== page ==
emDOCs Podcast – Episode 31: Ovarian Hyperstimulation Syndrome
- Jun 22nd, 2021
- Tim Montrief
– Ovarian hyperstimulation syndrome (OHSS) is associated with hyperstimulation of the ovaries due to fertility therapy and assisted reproductive technology (ART). It may also occur due to a mutation in the FSH receptor.
– ART includes any procedure with fertility medications, artificial insemination, surrogacy, and in vitro fertilization.
– Pregnancies with ART have higher rates of complications.
– Most patients are under the age of 35 years.
– Rates of ART have doubled in the past decade and now account for up to 2% of all pregnancies.
-IVF Cycle: 1) Controlled ovarian hyperstimulation with exogenous gonadotropins, 2) Follicle aspiration (i.e., oocyte retrieval), 3) Fertilization/insemination of the retrieved oocyte with spermatozoa, and 4) Embryo transfer. Most complications occur in the first step.
-OHSS affects up to 30% of all stimulation cycles. The mild form is most common. Moderate and severe account for up to 10% of cases.
– OHSS leads to capillary leakage and third spacing of fluid.
– Release of vasoactive factors like VEGF and cytokines. Leads to uterine/ovarian enlargement, increased vascular permeability, vasodilation.
– Edema, third spacing, and dehydration.
– Increased risk of thrombosis, infection.
– Prior OHSS, polycystic ovarian syndrome (OR 6.8), increased number of oocytes received.
History and Examination
– Early OHSS occurs 4-7 days after exogenous hCG administration and is mild to moderate. Late occurs after this period with more severe presentation.
– Ask about history of PCOS, the date of initial ART therapy, medication used for trigger (hCG or GnRH agonist), number of follicles on final monitoring scan, current therapy day, number of eggs collected, whether or not embryos were replaced and if so, how many.
– Carefully scrutinize vital signs. Fever occurs in over 80% and tachypnea in close to 100% of those with severe OHSS. Ask about current weight, changes, and abdominal girth.
– Evaluate for third spacing and edema (pulmonary, pleural effusion, ascites, peripheral).
– In patients with severe OHSS, 99% present with ascites, 54% with gastrointestinal symptoms, 30% with oliguria, 13% with peripheral edema, and 6% with peritonitis.
– Severe edema and intravascular dehydration may result in end organ injury.
– Defer pelvic exam in those with moderate/severe OHSS (high risk of cyst rupture).
– Mild, moderate, severe, critical based on clinical features and laboratory findings.
– Obtain CBC, basic metabolic panel, liver enzymes, direct/indirect bilirubin, alkaline phosphatase, albumin, coagulation studies (including fibrinogen), venous blood gas, serum osmolality, pregnancy test/hCG level, type and screen, urinalysis, and lactate level.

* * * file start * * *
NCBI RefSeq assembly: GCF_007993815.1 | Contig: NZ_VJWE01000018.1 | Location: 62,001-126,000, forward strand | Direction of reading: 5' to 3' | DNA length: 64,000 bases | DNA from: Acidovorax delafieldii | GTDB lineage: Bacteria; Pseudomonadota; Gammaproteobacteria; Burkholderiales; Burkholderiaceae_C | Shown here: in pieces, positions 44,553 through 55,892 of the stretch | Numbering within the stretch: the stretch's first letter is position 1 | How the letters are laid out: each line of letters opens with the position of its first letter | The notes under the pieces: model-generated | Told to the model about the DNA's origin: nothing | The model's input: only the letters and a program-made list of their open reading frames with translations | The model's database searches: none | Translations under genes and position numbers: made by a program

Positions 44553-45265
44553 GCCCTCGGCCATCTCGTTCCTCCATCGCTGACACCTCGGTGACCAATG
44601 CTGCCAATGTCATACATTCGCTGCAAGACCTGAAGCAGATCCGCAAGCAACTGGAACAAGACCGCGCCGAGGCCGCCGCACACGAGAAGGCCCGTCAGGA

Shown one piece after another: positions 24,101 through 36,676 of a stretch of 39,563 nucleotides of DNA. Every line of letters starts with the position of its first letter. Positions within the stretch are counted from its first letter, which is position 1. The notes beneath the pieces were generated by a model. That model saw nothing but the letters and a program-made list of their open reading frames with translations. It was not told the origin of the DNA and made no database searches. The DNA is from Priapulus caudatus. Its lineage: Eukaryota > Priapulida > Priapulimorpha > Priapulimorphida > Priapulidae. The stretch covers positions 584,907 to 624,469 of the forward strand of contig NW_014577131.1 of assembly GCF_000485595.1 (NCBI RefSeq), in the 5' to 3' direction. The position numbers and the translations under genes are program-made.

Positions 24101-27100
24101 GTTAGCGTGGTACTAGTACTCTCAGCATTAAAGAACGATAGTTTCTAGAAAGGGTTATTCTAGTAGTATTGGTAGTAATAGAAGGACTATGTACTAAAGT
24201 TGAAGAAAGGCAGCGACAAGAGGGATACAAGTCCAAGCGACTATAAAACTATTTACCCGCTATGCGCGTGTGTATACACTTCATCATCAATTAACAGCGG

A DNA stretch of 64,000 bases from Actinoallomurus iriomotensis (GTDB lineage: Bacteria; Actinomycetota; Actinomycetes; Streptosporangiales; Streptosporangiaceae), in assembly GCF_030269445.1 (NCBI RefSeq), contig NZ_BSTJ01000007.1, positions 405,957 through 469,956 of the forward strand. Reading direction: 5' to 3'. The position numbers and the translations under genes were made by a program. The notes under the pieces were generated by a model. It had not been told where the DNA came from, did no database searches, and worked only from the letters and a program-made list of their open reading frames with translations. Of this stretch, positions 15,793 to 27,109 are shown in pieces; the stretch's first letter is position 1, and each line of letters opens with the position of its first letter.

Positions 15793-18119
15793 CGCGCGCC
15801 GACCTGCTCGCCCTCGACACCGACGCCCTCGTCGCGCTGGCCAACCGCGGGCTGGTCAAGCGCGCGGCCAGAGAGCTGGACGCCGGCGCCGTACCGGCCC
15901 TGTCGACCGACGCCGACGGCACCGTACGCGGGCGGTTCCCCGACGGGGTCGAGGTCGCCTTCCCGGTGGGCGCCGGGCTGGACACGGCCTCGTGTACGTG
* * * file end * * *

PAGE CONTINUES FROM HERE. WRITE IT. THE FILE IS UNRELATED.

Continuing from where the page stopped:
– Indications for paracentesis include symptomatic complaints such as dyspnea, abdominal distention, and oliguria. Additional indications include evaluation for spontaneous bacterial peritonitis and the presence of intra-abdominal hypertension.
– Obtain imaging based on clinical assessment (ie, chest x-ray, CT for PE, CT head for altered mental status, etc.).
– Bedside ultrasound can evaluate ovarian size, presence of ascites, ovarian torsion, ectopic/heterotopic pregnancy, vascular thrombosis, interstitial pulmonary edema, pleural effusions, pericardial effusion, and any associated tamponade physiology.
– Dependent on severity and presence of comorbid conditions.
– Early consultation with the obstetrics and gynecology team, as well as any subspecialties, is recommended.
– The treatment of OHSS is primarily supportive. In most cases, OHSS is mild and follows a self-limited course.
– Mild and moderate OHSS may be treated on an outpatient basis with symptomatic relief, monitoring, strict return precautions, and close follow up in 2-3 days.
- Limit fluid intake to < 2 per day, monitor weight/abdominal girth, avoid nephrotoxic agents (NSAIDs).
- Consider thromboprophylaxis with LMWH.
– For severe, management targets maintaining circulatory hemodynamics, mobilizing fluid from the third space back into the vessels, correcting hemoconcentration, and respiratory support.
- Correct hypovolemia, hypotension, and decreased renal perfusion, accepting that fluid administration may contribute to the accumulation of ascites. NS or balanced crystalloid solution is the initial resuscitation fluid of choice. Albumin can be used for HCT > 45%, albumin < 3 g/dL, or significant ascites. Target urine output > 20-30 mL/hr.
- Vasopressors may be required. Norepinephrine vs. dopamine can be used. Dopaminergic agonists, including cabergoline, are effective therapies for the prevention of OHSS via blockage of VEGF expression.
- Correct electrolyte abnormalities. Current evidence suggests that hypertonic saline solutions, either alone or in combination with colloid solutions, result in significant reduction in intra-abdominal pressure while expanding intravascular volume and correcting hyponatremia present in OHSS.
- Pulmonary support may involve thoracentesis, oxygen supplementation, non-invasive ventilation (NIV), or mechanical ventilation.
- Abdominal compartment syndrome (ACS): Non-operative management of ACS should focus on the following: 1) evacuating intestinal contents via naso or oro-gastric tube placement, 2) evacuating any intra-abdominal space-occupying lesions (e.g. ascites), 3) improving abdominal wall compliance, 4) optimizing fluid resuscitation and 5) optimizing systemic and regional perfusion status.
- When infection is suspected, empiric antibiotic therapy should be initiated.
- Mild to moderate OHSS may be managed on an outpatient basis, while severe OHSS requires inpatient management.
- Timmons D, Montrief T, Koyfman A, Long B. Ovarian hyperstimulation syndrome: A review for emergency clinicians. Am J Emerg Med. 2019 Aug;37(8):1577-1584. doi: 10.1016/j.ajem.2019.05.018. Epub 2019 May 7. PMID: 31097257.